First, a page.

By RENATA BRITO and FRANCES D’EMILIO Associated Press
ABOARD THE OCEAN VIKING (AP) — A charity rescue ship with 82 migrants aboard received permission Saturday to sail to a tiny southern Italian island, but Italy’s foreign minister cautioned against interpreting the OK as a sign the new government is easing its crackdown on such vessels.
Ocean Viking’s crew said Italian authorities instructed the ship to sail to Lampedusa. By mid-afternoon it was near Lampedusa island but still in international waters.
It wasn’t immediately clear if Ocean Viking would actually dock or if the migrants might be transferred to Italian coast guard or border police vessels and then taken ashore.
The Norwegian-flagged ship, which had appealed for days for a port of safety, is operated by two humanitarian groups, Doctors Without Borders and SOS Mediterranee.
Ocean Viking carried out its first rescue, of 50 migrants who were struggling in an unseaworthy rubber dinghy launched by Libyan-based migrant smugglers, on Sept. 8. The others were rescued the next day. Among the migrants is a 1-year-old boy from Somalia.
“We just heard that we have been assigned a place of safety, we are now on our way” to Lampedusa, said Erkinalp Kesikli, of Doctors Without Borders.”
Migrants clapped with joy and excitement.
“We are very happy about the news this morning. It amazes us. This news amazes us,” said Myriam Annie Malang, one of the migrants. “We are arriving at a place where people understand and listen to us. We are very happy to learn that we are disembarking in Lampedusa.”
Malang said she had been beaten while detained in Libya, a common account of suffering among migrants waiting to depart the northern African country on smugglers’ boats. She said she had fled conflict between English- and French-speaking communities in Cameroon.
The previous government, under a rigid anti-migrant policy led by right-wing leader Matteo Salvini, banned charity rescue boats from entering Italy’s waters and disembarking migrants on Italy’s shores.
Premier Giuseppe Conte’s week-old coalition now contains the center-left Democrats, whose leaders have called for a more humane policy on the rescue boats.
Italy’s current and previous governments have insisted on more solidarity from fellow European Union nations, saying the migrants set out on their journeys seeking asylum or better economic conditions in Europe as a whole, not necessarily Italy.
Italy’s new foreign minister, Luigi Di Maio, leader of the coalition’s senior partner, the populist 5-Star Movement, cautioned against concluding his government was softening its stance on private rescue boats.
“I believe there’s a big misunderstanding about a safe port given to Ocean Viking,” Di Maio told reporters. “It was assigned a port because the EU adhered to our request to take the great share of the migrants.”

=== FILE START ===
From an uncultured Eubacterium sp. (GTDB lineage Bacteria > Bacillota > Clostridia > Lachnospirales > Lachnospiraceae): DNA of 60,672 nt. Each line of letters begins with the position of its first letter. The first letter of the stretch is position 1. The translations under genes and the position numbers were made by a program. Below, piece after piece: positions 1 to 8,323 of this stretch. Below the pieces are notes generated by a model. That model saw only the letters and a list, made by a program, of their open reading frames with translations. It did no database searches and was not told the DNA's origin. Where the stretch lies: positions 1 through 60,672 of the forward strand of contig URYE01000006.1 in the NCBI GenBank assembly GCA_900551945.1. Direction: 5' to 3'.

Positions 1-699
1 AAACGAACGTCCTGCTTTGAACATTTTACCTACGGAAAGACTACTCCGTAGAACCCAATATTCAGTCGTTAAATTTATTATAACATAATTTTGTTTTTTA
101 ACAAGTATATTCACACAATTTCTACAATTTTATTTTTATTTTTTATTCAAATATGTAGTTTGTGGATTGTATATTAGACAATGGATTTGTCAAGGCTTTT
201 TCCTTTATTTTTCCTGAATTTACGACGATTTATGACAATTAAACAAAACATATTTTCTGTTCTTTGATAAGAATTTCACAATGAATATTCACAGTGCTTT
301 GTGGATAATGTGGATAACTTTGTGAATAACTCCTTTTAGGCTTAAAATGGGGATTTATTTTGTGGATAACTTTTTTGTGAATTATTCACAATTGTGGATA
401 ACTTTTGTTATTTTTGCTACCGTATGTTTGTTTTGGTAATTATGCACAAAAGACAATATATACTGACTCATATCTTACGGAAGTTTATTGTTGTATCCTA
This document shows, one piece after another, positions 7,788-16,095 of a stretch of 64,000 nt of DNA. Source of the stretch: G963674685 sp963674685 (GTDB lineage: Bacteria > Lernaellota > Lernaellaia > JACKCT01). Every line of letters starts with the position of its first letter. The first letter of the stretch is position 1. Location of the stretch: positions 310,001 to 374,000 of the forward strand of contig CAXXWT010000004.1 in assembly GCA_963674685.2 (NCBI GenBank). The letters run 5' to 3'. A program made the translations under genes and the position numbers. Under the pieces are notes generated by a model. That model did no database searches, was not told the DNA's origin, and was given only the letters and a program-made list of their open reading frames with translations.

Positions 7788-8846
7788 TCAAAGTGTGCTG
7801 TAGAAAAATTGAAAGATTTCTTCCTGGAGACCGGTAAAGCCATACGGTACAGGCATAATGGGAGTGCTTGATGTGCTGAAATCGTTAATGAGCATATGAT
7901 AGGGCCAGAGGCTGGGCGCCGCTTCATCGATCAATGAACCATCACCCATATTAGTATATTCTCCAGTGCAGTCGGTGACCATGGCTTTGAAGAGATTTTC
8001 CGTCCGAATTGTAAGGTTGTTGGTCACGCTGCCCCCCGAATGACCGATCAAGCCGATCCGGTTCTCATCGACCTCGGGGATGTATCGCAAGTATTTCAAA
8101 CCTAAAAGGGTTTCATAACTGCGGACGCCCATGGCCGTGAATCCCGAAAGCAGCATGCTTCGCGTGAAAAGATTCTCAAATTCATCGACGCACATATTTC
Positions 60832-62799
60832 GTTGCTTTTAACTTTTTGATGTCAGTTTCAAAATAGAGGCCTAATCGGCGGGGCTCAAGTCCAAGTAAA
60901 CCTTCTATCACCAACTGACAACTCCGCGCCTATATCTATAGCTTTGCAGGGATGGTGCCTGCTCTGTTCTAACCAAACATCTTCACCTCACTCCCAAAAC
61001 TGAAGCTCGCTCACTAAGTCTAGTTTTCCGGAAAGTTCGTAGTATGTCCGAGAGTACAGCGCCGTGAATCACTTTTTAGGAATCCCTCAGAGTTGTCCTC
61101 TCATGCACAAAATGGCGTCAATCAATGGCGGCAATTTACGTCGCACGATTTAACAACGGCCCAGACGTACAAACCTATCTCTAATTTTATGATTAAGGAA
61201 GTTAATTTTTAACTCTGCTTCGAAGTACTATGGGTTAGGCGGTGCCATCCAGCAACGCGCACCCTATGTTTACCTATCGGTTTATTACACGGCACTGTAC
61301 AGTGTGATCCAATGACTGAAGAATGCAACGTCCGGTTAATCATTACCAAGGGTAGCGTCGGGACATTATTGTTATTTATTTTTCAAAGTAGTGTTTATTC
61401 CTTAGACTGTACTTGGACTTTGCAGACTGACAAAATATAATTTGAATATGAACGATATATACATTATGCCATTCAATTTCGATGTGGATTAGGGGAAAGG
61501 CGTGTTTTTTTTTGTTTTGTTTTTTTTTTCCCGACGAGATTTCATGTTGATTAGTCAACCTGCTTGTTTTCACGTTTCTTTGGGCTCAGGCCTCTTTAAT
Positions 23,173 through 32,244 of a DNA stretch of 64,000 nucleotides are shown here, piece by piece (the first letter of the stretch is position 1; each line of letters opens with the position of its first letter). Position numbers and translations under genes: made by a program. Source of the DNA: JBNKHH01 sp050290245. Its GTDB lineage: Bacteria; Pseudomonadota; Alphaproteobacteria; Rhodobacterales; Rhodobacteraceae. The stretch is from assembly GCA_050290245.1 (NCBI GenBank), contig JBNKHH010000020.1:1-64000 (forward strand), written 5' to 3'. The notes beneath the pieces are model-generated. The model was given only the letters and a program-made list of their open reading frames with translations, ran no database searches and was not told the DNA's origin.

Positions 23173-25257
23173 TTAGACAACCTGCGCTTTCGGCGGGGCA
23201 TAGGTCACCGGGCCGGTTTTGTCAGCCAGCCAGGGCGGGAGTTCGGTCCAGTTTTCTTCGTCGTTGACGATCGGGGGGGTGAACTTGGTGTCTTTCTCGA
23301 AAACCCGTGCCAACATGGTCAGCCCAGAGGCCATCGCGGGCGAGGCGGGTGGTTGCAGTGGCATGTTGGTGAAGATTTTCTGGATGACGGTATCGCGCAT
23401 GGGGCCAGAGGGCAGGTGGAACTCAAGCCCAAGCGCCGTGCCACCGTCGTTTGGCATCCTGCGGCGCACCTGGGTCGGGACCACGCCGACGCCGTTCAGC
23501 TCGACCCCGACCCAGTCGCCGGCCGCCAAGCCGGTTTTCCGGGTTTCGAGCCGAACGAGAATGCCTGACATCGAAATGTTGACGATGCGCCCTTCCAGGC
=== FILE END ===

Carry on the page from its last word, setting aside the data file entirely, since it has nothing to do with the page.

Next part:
Germany’s interior minister said in a report published on Saturday his country is prepared to take in a quarter of migrants rescued off the Italian coast as the European Union tries to find a solution to repeated standoffs involving humanitarian groups’ ships.
Without naming the countries, SOS Mediterranee said the 82 survivors will be resettled in “several states of the European Union.”
The NGO’s statement said Saturday’s instruction to sail to Lampedusa “is an encouraging signal that several European states, including Italy, have agreed to work together.”
Germany and other EU countries have advocated finding at least an interim solution to the impasse over rescues in the Mediterranean Sea, ahead of a meeting of the bloc’s interior ministers Sept. 23 in Malta.
German Interior Minister Horst Seehofer was quoted as telling Saturday’s edition of German daily Sueddeutsche Zeitung that talks are still ongoing “but if everything remains as discussed, we can take 25% of the people rescued from distress at sea who turn up off Italy.”
He said that, in practice, Germany has already taken in around that proportion to date.
Italian state TV on Friday said France is considering a similar arrangement.
Di Maio also said he was working on aid deals that would improve economic conditions in the migrants’ homelands and to achieve more bilateral repatriation agreements.
He stressed the “principle that whoever can’t stay here must go back, and whoever can stay here, is in Europe and not in Italy.”
Doctors Without Borders had pleaded that the migrants not get caught up in the wait for such agreement among European Union countries, many of which have long resisted Italy’s appeals for solidarity in accepting the migrants.
Frances D’Emilio reported from Rome. Geir Moulson in Berlin contributed to this report.
This story has been corrected to say that the migrants were rescued on Sept. 8, not Sept. 15.